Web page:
The following information came from the incident report issued by the United States Marine Corps following the blackout, some lines and information have been redacted.
[REDACTED] Fires still burning from crashed aircraft on base. Without operable water mains, crews forced to hand-carry buckets of seawater. Evacuating affected personnel to gymnasium while awaiting further instruction.
Day 8 - 22 enlisted men and women reported AWOL. Reports of civilian riots at the main gate. Awaiting further instruction.
Day 17 - Couriers sent on foot to nearest D.O.D. sites. Awaiting further instruction.
Day 57 - Munitions stolen from weapons depot. Sergeants Monroe and Matheson believed to be responsible, and are now AWOL. An additional 17 enlisted men and women AWOL.
Day 59 - Awaiting further instructions.
Day 61 - [REDACTED].
Day 63 - 14 military, 45 civilian casualties after an attempt by civilian forces to raid supplies. [REDACTED] confined to brig per Major Cowan's orders. Charged with murder of civilians. Awaiting further instructions.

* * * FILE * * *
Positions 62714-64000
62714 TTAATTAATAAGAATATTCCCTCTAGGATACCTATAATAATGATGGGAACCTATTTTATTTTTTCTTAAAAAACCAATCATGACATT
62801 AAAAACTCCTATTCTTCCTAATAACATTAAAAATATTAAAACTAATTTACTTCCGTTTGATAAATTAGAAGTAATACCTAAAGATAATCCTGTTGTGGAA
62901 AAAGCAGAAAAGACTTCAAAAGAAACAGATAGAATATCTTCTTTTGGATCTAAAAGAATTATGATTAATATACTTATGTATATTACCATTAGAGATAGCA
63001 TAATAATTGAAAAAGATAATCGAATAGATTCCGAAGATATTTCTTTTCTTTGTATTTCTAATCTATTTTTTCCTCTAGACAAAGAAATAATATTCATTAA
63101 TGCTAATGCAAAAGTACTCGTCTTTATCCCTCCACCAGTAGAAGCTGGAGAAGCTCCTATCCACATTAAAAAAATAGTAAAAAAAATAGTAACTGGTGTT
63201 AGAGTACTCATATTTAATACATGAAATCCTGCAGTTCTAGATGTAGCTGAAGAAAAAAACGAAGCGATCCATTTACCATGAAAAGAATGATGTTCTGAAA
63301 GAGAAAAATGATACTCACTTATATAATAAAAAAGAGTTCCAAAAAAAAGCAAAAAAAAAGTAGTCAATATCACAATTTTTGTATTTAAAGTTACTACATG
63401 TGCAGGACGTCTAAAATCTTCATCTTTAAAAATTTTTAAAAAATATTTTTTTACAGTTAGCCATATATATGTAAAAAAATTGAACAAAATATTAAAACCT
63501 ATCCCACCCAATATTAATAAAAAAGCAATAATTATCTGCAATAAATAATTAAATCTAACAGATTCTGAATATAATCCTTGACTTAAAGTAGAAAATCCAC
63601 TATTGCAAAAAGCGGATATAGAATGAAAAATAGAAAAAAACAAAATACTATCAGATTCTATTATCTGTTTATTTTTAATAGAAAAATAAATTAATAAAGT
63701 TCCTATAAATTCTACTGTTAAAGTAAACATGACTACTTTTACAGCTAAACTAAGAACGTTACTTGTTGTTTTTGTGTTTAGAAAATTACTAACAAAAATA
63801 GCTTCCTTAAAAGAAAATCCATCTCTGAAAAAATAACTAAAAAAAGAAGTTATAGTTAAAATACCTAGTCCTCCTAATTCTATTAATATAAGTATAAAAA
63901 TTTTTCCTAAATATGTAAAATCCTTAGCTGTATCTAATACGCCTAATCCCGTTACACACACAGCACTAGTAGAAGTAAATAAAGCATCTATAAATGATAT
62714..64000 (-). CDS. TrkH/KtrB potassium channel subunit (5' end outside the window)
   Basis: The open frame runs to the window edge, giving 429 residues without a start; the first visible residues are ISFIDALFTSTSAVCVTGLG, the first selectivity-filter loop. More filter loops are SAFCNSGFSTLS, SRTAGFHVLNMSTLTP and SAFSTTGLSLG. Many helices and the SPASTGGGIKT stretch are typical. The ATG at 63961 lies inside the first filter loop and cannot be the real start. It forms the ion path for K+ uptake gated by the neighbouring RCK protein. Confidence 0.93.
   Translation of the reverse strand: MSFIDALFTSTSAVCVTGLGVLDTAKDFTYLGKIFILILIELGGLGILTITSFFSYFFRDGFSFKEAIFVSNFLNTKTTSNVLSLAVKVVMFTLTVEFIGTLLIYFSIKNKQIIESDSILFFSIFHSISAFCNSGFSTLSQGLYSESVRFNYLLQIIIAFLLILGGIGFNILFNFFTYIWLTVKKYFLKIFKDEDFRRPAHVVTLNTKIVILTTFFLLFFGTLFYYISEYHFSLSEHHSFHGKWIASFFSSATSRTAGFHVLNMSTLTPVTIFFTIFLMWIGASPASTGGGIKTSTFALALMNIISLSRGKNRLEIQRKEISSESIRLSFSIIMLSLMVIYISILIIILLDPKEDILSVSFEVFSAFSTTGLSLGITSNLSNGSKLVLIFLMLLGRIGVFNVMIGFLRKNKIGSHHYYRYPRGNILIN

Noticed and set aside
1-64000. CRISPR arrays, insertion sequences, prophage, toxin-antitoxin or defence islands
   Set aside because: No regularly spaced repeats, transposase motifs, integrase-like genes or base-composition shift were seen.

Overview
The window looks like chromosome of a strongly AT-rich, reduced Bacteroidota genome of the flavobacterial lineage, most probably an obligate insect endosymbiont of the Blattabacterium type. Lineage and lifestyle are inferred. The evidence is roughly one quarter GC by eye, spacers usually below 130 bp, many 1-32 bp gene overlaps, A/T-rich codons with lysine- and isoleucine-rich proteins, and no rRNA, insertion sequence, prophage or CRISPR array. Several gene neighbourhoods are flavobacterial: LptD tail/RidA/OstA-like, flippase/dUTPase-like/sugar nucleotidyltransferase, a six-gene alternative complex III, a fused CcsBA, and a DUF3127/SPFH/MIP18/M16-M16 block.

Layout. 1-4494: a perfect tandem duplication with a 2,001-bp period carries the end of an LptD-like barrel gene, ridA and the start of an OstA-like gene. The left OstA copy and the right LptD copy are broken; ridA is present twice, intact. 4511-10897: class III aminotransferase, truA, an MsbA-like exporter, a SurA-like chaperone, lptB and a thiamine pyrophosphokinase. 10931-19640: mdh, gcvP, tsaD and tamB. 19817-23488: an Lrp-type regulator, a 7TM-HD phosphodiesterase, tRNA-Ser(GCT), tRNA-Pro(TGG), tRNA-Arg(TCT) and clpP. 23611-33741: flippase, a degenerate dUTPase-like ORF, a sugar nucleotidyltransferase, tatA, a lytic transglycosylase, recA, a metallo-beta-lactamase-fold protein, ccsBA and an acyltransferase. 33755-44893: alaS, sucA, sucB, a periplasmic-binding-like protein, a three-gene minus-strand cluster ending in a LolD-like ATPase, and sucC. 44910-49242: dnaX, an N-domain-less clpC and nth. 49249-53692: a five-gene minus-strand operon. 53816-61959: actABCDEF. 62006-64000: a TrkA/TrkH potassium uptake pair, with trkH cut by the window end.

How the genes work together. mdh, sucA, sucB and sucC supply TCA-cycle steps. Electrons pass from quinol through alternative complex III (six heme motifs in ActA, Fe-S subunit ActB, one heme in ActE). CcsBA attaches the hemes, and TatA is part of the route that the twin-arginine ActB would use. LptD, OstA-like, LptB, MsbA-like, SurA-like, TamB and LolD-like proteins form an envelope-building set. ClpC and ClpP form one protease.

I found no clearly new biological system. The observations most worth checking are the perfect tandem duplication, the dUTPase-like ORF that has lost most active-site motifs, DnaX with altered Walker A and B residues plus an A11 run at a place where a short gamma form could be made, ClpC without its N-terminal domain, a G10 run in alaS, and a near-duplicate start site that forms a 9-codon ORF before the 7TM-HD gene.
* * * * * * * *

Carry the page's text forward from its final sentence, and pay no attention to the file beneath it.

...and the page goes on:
Day 67 - [REDACTED] 6 confirmed suicides. 17 enlisted men and women reported AWOL. Awaiting further instructions.
Day 68 - I should have followed them.
Day 70. Over half of the base is AWOL. Why are we still protecting it? Why do we deserve to have a stockpile of food when so many people are suffering and dying outside?
Eight weeks after the power dies, Miles packs a bag. He has decided to walk to Chicago to find Ben Matheson instead of sitting at the base, waiting for orders that will never come. Sebastian insists on coming along. After passing a young couple who were murdered for their food, they spot Jeremy Baker being beaten by two other men. Figuring the pair to be murderers, Miles instantly becomes an arbiter of justice, saving Jeremy's life. "Somebody's gotta do something," he remarks about the lack of law and order, "or else there's gonna be nothing left."
- Major Cowan
- Miles Matheson (Formerly)
- Sebastian Monroe (Formerly)
- Colonel Wilson (Deceased)
- 192 total guards and personnel (56 AWOL, 26 deceased)
- AH-64 Apache attack helicopters are shown parked on the base's flight line. In reality, however, Apaches were never used by the U.S. Marine Corps outside of limited evaluation in the early 80s, and they continue using the AH-1 Cobra to this day.